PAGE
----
Tirau is governed locally by the South Waikato District Council. Nationally, Tirau is part of the Taupō general electorate and the Te Tai Hauāuru Māori electorate.
Tirau Primary School is the sole school in Tirau. It is a contributing primary school (Years 1–6) and has 102 students as of March 2019.
The nearest secondary school is Putaruru College, 8 kilometres (5 mi) south of Tirau, in Putaruru.
Matamata is a town in the Waikato Region of New Zealand's North Island. It is located near the base of the Kaimai Ranges, and is a thriving farming area known for Thoroughbred horse breeding and training pursuits. It is part of the Matamata-Piako District, which takes in the surrounding rural areas as well as Morrinsville and Te Aroha. State Highway 27 and the Kinleith Branch railway run through the town. The town has a population of 7,920 as of June 2018.
Ngaruawahia is a town in the Waikato region of the North Island of New Zealand. It is located 20 kilometres (12 mi) north-west of Hamilton at the confluence of the Waikato and Waipa Rivers, adjacent to the Hakarimata Range. Ngaruawahia lies within the Hamilton Urban Area, the fourth largest urban area in New Zealand. The location was once considered as a potential capital of New Zealand.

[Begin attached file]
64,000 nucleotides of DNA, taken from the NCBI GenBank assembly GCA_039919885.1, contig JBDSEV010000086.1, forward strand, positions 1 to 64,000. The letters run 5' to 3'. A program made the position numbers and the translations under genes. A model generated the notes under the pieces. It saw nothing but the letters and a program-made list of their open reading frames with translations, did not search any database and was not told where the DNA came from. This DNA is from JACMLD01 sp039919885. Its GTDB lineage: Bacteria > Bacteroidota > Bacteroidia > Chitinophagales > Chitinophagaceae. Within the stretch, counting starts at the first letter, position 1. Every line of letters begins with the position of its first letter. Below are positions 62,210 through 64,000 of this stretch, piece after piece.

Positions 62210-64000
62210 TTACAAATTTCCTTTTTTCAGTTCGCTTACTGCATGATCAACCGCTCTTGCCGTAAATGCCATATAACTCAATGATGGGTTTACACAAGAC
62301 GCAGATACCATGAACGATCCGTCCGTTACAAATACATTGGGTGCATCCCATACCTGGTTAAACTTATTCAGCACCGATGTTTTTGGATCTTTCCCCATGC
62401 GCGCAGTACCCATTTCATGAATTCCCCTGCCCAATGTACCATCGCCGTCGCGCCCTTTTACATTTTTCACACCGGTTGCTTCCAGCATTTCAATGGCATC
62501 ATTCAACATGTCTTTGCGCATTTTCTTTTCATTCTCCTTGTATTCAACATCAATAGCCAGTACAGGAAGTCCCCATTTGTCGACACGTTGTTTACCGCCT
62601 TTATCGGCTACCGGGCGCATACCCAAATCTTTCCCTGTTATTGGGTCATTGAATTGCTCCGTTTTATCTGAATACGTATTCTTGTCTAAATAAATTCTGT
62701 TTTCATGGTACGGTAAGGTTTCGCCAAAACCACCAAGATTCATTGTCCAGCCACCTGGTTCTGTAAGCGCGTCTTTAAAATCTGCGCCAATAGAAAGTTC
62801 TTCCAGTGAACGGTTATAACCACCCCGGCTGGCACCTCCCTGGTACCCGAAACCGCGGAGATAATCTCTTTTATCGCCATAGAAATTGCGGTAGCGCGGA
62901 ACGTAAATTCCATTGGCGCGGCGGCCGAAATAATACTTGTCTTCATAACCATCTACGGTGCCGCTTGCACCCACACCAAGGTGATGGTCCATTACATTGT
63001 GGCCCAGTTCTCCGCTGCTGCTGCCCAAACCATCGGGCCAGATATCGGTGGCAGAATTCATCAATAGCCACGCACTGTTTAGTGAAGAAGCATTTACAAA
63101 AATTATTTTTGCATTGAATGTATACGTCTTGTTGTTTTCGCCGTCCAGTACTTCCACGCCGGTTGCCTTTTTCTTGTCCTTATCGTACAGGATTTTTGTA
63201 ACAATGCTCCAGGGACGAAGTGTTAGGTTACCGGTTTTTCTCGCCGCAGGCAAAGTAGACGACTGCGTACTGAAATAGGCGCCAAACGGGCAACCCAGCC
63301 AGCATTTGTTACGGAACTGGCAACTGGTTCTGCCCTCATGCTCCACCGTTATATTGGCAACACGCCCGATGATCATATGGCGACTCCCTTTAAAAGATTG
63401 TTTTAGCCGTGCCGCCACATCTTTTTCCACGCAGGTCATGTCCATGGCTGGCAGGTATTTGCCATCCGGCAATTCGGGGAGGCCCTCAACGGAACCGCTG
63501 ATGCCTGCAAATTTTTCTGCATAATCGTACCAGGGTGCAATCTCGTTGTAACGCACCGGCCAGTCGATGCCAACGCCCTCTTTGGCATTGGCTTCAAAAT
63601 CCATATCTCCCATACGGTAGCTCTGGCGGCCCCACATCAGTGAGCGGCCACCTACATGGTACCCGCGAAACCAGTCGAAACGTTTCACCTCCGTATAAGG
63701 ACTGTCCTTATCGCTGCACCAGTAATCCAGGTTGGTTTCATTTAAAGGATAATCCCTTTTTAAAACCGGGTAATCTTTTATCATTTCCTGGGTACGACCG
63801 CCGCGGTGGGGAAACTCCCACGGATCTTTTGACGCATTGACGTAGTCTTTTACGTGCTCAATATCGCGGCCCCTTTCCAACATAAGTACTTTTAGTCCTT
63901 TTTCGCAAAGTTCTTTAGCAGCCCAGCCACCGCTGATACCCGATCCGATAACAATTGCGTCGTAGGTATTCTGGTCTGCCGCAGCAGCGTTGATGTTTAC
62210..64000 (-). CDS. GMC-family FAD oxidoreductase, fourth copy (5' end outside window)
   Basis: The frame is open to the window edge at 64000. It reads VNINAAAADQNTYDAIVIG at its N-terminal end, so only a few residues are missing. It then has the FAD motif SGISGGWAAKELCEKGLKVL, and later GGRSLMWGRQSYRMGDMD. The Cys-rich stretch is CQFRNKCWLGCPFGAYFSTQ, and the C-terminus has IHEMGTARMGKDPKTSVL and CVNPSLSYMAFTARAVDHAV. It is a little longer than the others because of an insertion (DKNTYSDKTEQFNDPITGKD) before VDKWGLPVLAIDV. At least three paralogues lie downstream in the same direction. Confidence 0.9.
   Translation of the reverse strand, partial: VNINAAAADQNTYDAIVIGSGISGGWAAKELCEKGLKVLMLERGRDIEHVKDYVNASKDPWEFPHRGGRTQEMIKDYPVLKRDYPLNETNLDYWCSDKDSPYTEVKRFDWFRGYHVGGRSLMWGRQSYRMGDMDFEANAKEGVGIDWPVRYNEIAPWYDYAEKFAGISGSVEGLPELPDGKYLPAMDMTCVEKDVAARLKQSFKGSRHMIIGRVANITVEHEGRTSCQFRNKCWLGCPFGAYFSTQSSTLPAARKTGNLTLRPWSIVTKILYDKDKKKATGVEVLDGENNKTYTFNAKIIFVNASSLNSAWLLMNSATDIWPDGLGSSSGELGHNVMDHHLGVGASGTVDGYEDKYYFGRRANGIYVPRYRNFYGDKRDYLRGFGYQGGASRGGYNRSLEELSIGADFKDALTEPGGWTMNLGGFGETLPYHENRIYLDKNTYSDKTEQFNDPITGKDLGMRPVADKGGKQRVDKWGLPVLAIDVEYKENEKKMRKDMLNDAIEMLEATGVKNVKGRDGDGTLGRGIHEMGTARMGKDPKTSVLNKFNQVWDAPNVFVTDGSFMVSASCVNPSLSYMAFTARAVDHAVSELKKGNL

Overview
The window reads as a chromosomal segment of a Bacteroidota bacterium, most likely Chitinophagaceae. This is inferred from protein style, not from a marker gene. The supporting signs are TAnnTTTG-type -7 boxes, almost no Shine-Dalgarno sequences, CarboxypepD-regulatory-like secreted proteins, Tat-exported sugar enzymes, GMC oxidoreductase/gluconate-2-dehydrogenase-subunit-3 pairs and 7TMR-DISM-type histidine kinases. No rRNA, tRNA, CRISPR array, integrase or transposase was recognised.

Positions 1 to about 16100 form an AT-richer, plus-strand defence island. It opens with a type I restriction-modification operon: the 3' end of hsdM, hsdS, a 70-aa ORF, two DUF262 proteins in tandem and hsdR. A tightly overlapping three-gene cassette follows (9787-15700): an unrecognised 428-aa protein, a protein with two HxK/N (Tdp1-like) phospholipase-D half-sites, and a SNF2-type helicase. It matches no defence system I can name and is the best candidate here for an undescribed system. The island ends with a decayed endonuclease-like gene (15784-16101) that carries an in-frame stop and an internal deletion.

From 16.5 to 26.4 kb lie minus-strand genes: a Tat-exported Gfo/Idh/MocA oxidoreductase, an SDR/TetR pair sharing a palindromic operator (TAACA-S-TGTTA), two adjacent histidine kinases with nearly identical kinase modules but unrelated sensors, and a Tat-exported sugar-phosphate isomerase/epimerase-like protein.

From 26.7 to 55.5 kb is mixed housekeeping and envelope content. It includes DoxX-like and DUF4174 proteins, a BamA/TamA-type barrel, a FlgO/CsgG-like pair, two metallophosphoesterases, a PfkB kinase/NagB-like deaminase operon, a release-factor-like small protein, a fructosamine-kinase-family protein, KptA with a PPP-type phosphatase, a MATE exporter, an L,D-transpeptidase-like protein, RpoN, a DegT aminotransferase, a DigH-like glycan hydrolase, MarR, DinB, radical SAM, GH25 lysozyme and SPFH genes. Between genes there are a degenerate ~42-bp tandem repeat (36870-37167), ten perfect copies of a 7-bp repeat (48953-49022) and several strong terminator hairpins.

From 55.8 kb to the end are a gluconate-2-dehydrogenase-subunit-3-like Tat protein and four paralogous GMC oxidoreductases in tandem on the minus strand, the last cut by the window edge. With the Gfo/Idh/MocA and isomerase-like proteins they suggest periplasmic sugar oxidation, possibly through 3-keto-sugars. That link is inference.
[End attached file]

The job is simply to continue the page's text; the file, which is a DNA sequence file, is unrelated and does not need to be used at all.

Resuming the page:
South Waikato District is a local government district in the Waikato Region of the North Island of New Zealand. It is located between the cities of Hamilton to the north, Rotorua to the east, Taupo to the south and Ruapehu District to the west.
Putaruru is a small town in the South Waikato District of Waikato region of New Zealand's North Island. It lies on the western side of the Mamaku Ranges, on the upper basin of the Waihou River. It is on the Oraka Stream 65 kilometres south-east of Hamilton. Both New Zealand State Highway 1 and the Kinleith Branch railway run through the town. The actual Māori-language origin of the town's name is thought to be the word Putaaruru – "To come forth like a ruru (morepork)"; sometimes translated as 'Home of the Owl'.
Waharoa is a rural community in the Waikato Region of New Zealand's North Island. It is located 7 km north of Matamata, and is part of the Matamata-Piako District. It is located at the railway junction of the Kinleith Branch railway with the East Coast Main Trunk Railway. State Highway 27 runs through the town, serviced by several shops, cafes and a petrol station.